Bank of America vs. Wells Fargo

Buying a home is one of the most important decisions in a person’s life. It can also be one of the most stressful experiences, given the amount of money involved, the different types of homes, mortgages, and terminology that goes into buying a house.

In buying a home, you might be tempted to listen to your realtor or mortgage brokerbut a home loan is too large of a debt not to be an active participant in. It’s important to shop around, just as you would for a car or even something much smaller like a refrigerator, to see what your options are and what suits your needs best.

There are a tremendous amount of mortgage providers, some large, some small, that all offer different rates. On top of that, they also offer different types of mortgages. Doing your research will help you find the one that is best for you.

If you feel more comfortable dealing with larger companies, you may look at two of the largest mortgage lenders in the U.S.—Bank of America and Wells Fargo. The following is a side-by-side comparison of two of their mortgage offerings to see how they stack up against each other. Each loan was for a $250,000 home with a 25% down payment. All figures are based on rates as of June 2022.

Key Takeaways

  • Bank of America and Wells Fargo are two of the nation’s leading mortgage loan companies.
  • Bank of America currently offers the superior interest rate for the 7/6 adjustable-rate loan between the two.
  • Wells Fargo is the leader when it to fixed-rate mortgages (in terms of interest rates between the two).

30-Year Fixed-Rate Mortgage: Wells Fargo

The first point of comparison is the standard 30-year fixed-rate mortgage. Bank of America offers an annual percentage rate (APR) of 5.68%, compared to Wells Fargo’s 5.569%. Bank of America’s 30-year fixed loan for a $250,000 home with $50,000 down would have a monthly payment of $1,136. The same loan with Wells Fargo would have a monthly payment of $1,120. At closing, the Wells Fargo loan includes 1.0 in discount points (which would be $2,000 in our example). Meanwhile, Bank of America charges 0.903 in discount points.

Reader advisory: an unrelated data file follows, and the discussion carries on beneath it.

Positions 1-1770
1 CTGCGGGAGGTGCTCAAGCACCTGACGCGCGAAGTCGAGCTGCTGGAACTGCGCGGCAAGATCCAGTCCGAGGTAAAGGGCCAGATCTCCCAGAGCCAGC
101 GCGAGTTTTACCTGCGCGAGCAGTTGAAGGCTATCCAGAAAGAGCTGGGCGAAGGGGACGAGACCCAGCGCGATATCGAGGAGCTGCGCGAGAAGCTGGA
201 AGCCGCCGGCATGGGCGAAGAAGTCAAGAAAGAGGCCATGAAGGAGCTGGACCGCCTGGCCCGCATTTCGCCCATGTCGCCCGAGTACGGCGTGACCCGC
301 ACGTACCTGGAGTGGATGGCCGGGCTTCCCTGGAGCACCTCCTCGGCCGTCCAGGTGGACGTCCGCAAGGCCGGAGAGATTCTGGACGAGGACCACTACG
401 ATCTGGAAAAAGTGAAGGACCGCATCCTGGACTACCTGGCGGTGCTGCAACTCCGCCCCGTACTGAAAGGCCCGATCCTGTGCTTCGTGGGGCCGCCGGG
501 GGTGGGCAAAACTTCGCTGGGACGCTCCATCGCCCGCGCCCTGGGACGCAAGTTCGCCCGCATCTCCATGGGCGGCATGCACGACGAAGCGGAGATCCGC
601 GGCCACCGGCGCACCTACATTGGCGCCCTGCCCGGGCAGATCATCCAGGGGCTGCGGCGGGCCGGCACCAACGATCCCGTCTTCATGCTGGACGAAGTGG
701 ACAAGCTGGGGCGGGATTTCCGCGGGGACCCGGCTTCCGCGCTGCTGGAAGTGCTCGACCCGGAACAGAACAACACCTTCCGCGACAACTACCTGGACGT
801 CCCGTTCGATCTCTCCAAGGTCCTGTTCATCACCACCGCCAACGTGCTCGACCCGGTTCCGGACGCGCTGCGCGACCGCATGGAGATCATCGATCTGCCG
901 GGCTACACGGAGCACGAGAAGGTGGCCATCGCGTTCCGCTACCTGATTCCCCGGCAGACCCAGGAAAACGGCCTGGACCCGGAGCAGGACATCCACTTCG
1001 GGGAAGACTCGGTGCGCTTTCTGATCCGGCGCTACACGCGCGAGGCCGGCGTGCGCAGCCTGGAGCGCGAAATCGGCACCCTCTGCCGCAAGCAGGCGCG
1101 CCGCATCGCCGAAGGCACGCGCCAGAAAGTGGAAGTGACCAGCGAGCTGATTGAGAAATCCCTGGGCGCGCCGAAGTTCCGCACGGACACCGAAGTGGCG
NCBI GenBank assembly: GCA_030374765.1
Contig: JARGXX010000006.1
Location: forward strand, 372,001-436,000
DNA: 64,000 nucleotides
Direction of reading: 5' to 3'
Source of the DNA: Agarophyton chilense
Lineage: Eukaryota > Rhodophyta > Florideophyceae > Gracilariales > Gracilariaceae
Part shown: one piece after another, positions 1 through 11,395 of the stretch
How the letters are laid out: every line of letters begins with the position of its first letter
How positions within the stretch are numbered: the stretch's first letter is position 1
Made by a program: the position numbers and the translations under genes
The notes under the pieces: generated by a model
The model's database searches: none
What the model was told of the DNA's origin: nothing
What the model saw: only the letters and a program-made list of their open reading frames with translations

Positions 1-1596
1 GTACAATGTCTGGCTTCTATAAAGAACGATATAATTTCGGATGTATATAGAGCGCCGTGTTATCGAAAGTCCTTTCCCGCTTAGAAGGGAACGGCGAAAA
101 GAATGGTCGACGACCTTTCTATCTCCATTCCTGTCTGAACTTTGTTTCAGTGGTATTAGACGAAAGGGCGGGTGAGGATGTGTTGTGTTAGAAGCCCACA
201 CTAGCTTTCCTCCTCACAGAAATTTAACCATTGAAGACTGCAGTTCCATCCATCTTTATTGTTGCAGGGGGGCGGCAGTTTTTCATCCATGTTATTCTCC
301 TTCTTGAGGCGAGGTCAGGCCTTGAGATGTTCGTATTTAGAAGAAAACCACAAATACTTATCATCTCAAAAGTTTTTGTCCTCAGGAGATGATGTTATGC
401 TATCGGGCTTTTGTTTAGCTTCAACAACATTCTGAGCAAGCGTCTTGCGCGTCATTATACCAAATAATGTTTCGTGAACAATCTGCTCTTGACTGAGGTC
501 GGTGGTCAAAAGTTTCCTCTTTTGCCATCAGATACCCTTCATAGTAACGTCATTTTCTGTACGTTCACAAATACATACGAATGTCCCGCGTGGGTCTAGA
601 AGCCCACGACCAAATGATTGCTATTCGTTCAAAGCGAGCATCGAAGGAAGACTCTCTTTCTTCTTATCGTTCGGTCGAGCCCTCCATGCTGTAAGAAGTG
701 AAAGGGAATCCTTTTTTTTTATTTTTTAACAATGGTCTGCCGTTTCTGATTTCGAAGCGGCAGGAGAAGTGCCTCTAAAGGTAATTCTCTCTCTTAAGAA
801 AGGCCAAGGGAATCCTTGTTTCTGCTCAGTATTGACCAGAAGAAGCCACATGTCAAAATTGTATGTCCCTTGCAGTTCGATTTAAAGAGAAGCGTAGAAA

7/6 ARM Mortgage: Bank of America Wins

Next is the adjustable-rate mortgage (ARM), specifically the 7/6 ARM. This type of mortgage locks in your interest rate for seven years. After year seven, the interest rate begins to adjust on semi-annual basis (every six months), often based on the prime rate plus a margin.

People who choose a 7/6 ARM either don’t plan to stay in the home for more than five years or plan to refinance at the end of the 7-year period. Note that the monthly payments are lower, but the total cost over 30 years (assuming you keep the loan) will likely be higher than a fixed-rate mortgage.

Bank of America offers a 7/6 ARM with an APR of 4.483% and 0.764 of discount points. The initial payment for the first seven years is $1,074. Wells Fargo offers an APR of 4.582%, 0.75 in discount points, and a monthly initial payment of $1,089. The total that the interest rate can move over the life of the loan, either up or down, for both lenders is 5%.

How Do You Compare Mortgage Deals?

Two of the most important factors when comparing mortgage deals is your interest rate and closing costs. Generally, the lower the rate and lower the closing costs, the better. Your annual percentage rate (APR) is the effective interest rate you’ll be paying for your mortgage—which includes not just the interest, but also other charges to get the loan, such as broker fees and points.

What Federal Agency Deals With Predatory Mortgage Companies?

Predatory mortgage companies can be reported to several agencies. Complaints about discrimination can be reported to the Consumer Financial Protection Bureau (CFPB) and Department of Housing and Urban Development (HUD). Issues with payments and fees can also be reported to the CFPB. The Federal Trade Commission (FTC) handles issues related to deceptive statements, omissions of important facts, and  misleading actions.

What Is the Best Mortgage Deal for a First-Time Homebuyer?

One of the best options for first-time homebuyers is a Federal Housing Administration (FHA) loan. FHA loans for first-time homebuyers offer key advantages over conventional mortgages—including a down payment as low as 3.5%, more lax credit requirements, and lower closing costs.

The Bottom Line

Almost all mortgages will include closing costs, which can vary by lender. Also, keep in mind that some people who are trying to sell you on a certain lender are receiving commissions. Although they should have your best interest at heart, that isn’t always the case. Make sure that you do all of your own research and shop for mortgages on your own in addition to listening to others.

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